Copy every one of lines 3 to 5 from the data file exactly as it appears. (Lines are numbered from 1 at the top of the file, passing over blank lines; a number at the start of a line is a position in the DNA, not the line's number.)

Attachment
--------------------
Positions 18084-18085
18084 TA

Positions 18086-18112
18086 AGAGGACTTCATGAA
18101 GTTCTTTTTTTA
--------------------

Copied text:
Positions 18086-18112
18086 AGAGGACTTCATGAA
18101 GTTCTTTTTTTA